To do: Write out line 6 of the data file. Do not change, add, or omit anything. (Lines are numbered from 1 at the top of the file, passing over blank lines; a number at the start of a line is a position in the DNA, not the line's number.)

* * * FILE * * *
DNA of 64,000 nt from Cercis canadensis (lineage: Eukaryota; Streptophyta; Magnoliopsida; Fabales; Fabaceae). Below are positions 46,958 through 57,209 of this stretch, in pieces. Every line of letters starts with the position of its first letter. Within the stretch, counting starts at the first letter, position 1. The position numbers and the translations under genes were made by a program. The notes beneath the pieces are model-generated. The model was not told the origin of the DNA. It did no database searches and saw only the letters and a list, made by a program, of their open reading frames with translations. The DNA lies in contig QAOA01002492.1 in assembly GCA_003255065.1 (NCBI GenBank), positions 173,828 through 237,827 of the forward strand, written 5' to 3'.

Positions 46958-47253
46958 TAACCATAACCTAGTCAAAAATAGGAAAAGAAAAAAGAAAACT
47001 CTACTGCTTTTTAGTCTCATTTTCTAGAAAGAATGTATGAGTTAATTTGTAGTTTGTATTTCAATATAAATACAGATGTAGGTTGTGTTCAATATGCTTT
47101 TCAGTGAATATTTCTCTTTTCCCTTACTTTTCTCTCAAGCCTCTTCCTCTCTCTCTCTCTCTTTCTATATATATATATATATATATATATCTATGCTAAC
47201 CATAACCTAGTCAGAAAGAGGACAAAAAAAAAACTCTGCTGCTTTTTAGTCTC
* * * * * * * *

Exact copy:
47201 CATAACCTAGTCAGAAAGAGGACAAAAAAAAAACTCTGCTGCTTTTTAGTCTC